Smart Home and IoT: Consumers want money for their usage data

Consumers want money or discount deals in exchange for usage data, but many are worried about security. These are just a few of the results of Intel Security’s recent Internet of Things and Smart Home Survey.

In the year 2025, intelligent, networked houses will be as common as smartphones are today – 84 percent of German respondents to a survey on the topic “Internet of Things and Smart Home” are convinced by Intel Security. 57 percent of Germans would share the personal data collected by the networked devices with companies for money. As many as 64 percent believe that companies should provide coupons and discounts in exchange for the data.

Millennials, the world’s 18- to 33-year-olds, would most like to receive money, discounts, and coupons in exchange for their smart home device behavioral data (63 percent cash, 44 percent discounts, and 29 percent coupons). The German average is 43 percent for money, 45 percent for rebates and 25 percent for coupons. However, new technologies also pose new dangers. 61 percent of respondents in Germany are afraid of being attacked by cyber criminals.

The survey was conducted in July 2015 by Vanson Bourne, an independent market research firm for the technology sector. A total of 9000 consumers worldwide were interviewed, including 2500 from the US, 1000 from the UK, France, Germany, Brazil and India, and 500 each from Canada, Mexico and Australia.

“Smart homes and data have the potential to significantly improve consumers’ lives,” said Steve Grobman, Intel Security Chief Technology Officer. “The survey shows that users are willing to share their data for money, but understandably that they are worried about cyber attacks. Security is a fundamental requirement for the Internet of Things and, properly used, can also make many things possible. ”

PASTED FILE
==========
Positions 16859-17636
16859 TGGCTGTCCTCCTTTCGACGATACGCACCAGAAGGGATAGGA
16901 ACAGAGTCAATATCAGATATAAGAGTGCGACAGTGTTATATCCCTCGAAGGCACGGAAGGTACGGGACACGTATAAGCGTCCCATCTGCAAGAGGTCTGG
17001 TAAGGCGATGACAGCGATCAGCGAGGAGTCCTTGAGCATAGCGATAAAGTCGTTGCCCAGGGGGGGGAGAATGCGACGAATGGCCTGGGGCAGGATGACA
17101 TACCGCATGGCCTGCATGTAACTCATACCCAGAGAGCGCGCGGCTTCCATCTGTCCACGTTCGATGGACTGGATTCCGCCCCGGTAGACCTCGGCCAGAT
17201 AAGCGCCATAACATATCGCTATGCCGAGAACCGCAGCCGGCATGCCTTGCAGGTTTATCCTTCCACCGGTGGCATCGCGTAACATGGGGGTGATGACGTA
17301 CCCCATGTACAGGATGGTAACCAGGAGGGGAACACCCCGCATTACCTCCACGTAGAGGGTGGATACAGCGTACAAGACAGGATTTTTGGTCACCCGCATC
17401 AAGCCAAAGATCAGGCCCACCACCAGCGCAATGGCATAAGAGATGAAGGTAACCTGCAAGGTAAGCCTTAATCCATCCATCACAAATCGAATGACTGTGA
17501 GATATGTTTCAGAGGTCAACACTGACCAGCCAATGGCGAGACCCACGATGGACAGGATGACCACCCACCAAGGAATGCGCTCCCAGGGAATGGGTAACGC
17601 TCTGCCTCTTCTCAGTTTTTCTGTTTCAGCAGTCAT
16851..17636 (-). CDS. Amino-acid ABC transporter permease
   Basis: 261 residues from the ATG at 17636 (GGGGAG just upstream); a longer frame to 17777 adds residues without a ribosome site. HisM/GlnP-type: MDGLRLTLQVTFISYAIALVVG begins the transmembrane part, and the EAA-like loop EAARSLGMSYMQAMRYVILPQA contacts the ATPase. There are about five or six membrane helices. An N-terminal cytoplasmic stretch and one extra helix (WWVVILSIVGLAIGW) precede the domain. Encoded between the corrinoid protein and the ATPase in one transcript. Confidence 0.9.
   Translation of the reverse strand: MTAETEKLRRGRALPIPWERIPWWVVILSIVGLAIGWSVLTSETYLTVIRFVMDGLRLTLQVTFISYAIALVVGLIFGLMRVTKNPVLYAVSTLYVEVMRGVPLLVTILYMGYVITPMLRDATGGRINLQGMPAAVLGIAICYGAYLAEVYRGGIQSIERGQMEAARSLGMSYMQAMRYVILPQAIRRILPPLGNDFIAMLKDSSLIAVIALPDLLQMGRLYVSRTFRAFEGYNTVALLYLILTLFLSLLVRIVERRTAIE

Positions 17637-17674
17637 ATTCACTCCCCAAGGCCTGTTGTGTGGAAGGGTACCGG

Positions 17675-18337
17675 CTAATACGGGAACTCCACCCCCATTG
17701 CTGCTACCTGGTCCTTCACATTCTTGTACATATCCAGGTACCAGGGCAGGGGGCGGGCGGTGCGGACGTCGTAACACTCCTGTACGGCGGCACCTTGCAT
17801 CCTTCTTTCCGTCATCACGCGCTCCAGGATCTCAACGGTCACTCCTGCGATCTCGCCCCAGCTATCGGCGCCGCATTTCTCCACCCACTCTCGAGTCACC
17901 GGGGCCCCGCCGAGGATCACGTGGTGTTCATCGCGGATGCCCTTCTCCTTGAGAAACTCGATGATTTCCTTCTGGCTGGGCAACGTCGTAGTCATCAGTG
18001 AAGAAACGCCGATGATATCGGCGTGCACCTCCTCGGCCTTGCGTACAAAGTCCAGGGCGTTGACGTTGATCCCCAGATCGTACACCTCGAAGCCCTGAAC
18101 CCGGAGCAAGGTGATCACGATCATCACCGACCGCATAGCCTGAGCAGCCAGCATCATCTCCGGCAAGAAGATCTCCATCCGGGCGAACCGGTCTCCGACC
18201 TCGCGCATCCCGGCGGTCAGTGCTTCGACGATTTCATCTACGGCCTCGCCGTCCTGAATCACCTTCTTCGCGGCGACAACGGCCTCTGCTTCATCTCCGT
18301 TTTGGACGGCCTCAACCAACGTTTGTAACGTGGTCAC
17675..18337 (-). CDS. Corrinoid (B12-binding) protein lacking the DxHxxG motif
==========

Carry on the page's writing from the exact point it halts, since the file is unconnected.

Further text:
Generally, respondents are concerned about potential security threats to smart homes. For example, 91 percent of Germans are concerned that their personal data could be hacked by cyber criminals. 87 percent said they would like to protect all networked devices with a single integrated security package.

The respondents were not very enthusiastic about existing security methods such as passwords. 69 percent of the German respondents find passwords in the smart home frustrating and do not know how to keep track of the number of different passwords. As an alternative, biometric authentication methods performed well in the survey. Asked which forms of biometric security they would prefer, 53 percent gave the fingerprint, 39 percent the voice recognition and 34 percent eye scans.

Smart home lighting (69 percent), networked thermometers or boiler systems (62 percent), as well as smart kitchen and household appliances such as refrigerators and washing machines (58 percent), are the most popular smart home appliances in Germany.

Almost three-quarters (74 percent) of German consumers expect personal benefits from living in a smart home, such as more time for the family. In the US, this is only 57 percent. Half of the respondents expect that the bills for home heating and cooling (51 percent) and gas and electricity (50 percent) in a smart home will be reduced.

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